The Mouths that Breathe, The Air that Catches
Two trailer park girls run round the outside of the tin-roofed storage shed at the front of the court. One is named Sherry and the other is named Simone but let's not think about that now. Sherry's a good eleven-year-old girl in knee-sprung jeans and a spaghetti-strap blouse stained at the front a little from the spaghetti sauce her mother made for dinner before they sat down to watch Wheel of Fortune, Simone's the same age, a dark little thing in a sharp skirt with tiny calf muscles that tense when she jumps the dog-rope stretched between the posts of the clothesline and the corner of the shed. Her pop-beads jounce around her neck, pink and light blue and yellow, jaunty green pendant suspended in the center. Sherry jumps with her sometimes, over puddles of muddy water doing the trick-like snaky slide across into the grass where Sherry's dad leaves spare car parts and empty pop bottles, the empty lot where he fixes his car and the girls skip rope when they have a third girl, which isn't often, and even then they have to skip over the rainbow-slicked oil spills. Then the boys, the boys come by in their cut-off smart-mouth jeans and nut-brown bare chests with cigarettes to spare and jerk-ass attitudes, and how Simone responds and leaves the games behind, twists her hair in her hand and looks at the ground, speaks in stutters of vulgarity and takes the cigarette in her hand and puffs it once while Sherry tries not to stare and wishes she could be like Simone the brave as their lunch-bucket days and Britney Spears posters disappear in the trail of cigarette smoke from these boys, the boys of late-spring heat and tumbled-dry hair coiffed like and hung rock stars. Now Sherry sits on the crick-bank and watches Simone dips her feet ankle-deep in the water, the stones rusted orange from acid run-off, the water where no fish will live, the water that splashes her blouse like sweat where the boys try to make her wet, and Sherry has her shoes off now, tiny pink-tipped toes dipping into the water and her jeans rolled up and the boys all round like worker bees around the queens, the queens of playground and trash-heap who spot the rats at the edge of the water and shout, the boys the boys who throw rocks and the girls who watch them and together they watch each other and trade stories till they're circled around a stick and newspaper fire in the safe rocks at the edge, the very edge, the only edge, where the boys suggest truth or dare and the girls, smart girls, understand and Simone steals a glance at the boys and they bid their goodbyes and make bus-stop and lunchroom assignations. Simone and Sherry wet-foot in the dew, now sitting on a flattened cardboard box together again smoking a single cigarette and Simone lifts her face to the sky, blows out smoke like a beacon, Sherry takes it from her and coughs up her new life, but the important thing to remember when they open their smoking mouths to the air, when they open their mouths and try to speak, to say what it is they mean, they look at each other, they shrug, they feel their lives running away into the distance. They taste stars.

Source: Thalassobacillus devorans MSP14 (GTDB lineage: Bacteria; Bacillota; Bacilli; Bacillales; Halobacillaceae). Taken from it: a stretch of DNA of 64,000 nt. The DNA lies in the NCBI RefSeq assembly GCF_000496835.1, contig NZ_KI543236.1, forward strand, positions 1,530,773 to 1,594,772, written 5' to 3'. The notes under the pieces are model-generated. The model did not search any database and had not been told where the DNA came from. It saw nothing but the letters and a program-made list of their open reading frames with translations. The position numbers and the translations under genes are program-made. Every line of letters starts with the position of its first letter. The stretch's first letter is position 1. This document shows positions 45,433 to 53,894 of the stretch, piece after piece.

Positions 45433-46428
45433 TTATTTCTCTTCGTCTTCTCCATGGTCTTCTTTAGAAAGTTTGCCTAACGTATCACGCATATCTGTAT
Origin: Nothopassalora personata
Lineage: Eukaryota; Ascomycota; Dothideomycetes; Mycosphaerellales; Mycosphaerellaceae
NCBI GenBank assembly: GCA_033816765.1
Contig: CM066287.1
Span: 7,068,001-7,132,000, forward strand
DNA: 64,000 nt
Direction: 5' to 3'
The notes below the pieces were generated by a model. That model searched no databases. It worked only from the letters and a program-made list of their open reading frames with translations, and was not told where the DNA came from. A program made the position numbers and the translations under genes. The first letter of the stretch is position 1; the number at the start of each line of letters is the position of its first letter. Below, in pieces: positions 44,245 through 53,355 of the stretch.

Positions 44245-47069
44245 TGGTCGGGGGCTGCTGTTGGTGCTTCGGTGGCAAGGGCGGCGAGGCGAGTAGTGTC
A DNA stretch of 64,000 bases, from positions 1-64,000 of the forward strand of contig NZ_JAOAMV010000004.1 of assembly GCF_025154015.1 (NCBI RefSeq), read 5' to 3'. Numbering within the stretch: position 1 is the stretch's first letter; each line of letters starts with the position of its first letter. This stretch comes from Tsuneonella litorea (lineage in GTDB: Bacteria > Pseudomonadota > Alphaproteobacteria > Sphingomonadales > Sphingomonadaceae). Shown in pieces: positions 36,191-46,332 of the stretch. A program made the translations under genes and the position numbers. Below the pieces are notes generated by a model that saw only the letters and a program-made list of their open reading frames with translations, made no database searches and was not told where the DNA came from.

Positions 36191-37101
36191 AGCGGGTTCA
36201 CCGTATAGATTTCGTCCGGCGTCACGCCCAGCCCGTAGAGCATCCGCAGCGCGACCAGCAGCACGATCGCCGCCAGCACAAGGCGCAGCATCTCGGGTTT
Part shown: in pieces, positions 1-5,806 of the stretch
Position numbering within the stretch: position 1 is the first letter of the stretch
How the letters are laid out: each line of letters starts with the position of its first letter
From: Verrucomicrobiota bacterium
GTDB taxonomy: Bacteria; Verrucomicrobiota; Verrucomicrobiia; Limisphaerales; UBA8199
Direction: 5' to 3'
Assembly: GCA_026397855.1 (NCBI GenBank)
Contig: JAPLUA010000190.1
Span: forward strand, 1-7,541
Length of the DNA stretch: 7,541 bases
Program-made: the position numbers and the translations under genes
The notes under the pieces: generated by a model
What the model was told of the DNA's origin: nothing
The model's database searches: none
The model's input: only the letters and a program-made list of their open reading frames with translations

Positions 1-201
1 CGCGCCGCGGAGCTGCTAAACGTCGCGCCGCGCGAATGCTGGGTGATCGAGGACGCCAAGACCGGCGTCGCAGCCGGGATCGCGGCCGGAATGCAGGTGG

(Apologies to Eminem and Rick Moody and whomever else I stole this story from; thanks)